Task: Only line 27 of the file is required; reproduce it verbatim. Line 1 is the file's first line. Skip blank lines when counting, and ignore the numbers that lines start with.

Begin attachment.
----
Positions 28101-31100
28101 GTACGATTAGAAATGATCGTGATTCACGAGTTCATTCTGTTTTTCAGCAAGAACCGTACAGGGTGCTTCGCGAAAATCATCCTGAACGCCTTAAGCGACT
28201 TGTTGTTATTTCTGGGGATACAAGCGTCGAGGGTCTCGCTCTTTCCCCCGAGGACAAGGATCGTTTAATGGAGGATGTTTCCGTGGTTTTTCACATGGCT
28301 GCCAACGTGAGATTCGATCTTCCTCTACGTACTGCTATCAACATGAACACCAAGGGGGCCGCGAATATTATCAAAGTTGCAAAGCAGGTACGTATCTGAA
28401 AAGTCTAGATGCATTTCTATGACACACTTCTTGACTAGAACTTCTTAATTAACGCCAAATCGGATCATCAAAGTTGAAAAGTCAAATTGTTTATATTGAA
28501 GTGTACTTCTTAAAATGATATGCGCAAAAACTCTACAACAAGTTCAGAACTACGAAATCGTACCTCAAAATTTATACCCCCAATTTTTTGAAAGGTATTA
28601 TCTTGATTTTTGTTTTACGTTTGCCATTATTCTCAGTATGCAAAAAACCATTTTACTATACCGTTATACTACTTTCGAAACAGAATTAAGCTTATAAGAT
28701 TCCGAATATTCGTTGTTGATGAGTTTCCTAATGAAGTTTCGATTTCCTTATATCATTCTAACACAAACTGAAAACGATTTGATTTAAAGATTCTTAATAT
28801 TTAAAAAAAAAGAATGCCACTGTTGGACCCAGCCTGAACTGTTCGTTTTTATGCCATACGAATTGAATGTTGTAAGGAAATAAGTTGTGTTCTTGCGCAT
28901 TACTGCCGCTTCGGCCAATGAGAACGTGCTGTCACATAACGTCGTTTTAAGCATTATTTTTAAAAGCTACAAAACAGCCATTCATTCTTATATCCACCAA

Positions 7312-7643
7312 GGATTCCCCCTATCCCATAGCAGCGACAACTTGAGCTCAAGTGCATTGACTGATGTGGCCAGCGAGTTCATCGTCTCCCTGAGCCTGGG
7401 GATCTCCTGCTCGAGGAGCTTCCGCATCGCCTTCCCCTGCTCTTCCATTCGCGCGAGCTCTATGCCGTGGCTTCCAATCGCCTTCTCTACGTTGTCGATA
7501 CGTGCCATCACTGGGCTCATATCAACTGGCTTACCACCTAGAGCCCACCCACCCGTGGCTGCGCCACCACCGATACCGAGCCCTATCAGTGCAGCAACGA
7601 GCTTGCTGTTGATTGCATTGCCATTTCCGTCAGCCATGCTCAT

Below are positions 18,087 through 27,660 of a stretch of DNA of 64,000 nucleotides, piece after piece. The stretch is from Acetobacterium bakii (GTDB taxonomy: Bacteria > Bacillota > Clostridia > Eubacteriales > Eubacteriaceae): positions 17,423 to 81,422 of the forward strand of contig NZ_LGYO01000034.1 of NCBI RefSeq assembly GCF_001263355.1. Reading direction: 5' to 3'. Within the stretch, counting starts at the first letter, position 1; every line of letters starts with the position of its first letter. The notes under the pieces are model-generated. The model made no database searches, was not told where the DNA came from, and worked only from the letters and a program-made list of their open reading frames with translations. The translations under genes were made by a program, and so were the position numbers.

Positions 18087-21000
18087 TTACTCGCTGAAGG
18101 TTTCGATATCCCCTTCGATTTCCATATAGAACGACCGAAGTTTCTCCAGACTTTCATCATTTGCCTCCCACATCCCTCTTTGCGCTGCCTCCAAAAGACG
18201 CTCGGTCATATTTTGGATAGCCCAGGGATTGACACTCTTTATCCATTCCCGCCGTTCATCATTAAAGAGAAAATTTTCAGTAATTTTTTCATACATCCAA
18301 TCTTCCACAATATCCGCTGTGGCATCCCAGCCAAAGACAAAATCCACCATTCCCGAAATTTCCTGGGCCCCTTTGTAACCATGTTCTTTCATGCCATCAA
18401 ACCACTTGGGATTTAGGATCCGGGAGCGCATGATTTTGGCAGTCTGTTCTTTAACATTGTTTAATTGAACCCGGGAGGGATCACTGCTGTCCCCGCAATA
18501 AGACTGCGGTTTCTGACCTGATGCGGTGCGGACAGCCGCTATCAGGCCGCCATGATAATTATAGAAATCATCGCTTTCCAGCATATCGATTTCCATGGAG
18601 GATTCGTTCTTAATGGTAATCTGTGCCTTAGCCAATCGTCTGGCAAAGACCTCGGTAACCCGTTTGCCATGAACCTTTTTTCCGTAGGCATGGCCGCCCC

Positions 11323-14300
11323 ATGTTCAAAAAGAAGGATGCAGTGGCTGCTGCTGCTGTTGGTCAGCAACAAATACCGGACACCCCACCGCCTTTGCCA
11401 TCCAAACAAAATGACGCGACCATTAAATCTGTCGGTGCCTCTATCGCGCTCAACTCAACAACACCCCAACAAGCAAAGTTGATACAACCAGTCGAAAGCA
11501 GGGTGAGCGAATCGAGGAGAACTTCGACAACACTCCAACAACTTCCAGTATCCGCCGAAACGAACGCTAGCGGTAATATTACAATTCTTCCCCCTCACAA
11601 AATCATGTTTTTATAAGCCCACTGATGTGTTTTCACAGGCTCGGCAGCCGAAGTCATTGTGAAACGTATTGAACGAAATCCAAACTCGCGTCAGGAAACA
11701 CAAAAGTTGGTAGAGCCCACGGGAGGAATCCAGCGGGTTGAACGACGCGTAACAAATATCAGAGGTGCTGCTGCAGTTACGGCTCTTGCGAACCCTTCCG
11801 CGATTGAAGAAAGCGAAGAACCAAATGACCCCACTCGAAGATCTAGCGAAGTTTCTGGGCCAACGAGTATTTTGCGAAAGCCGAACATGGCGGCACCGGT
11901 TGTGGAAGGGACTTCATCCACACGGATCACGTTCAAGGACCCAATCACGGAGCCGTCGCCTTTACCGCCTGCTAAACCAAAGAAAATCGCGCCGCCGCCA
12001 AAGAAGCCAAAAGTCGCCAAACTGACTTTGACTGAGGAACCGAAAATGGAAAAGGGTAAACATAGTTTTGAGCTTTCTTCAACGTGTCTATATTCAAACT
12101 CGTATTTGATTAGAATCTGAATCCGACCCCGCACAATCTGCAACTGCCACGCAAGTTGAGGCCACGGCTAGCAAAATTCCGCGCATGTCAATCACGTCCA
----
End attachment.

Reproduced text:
11401 TCCAAACAAAATGACGCGACCATTAAATCTGTCGGTGCCTCTATCGCGCTCAACTCAACAACACCCCAACAAGCAAAGTTGATACAACCAGTCGAAAGCA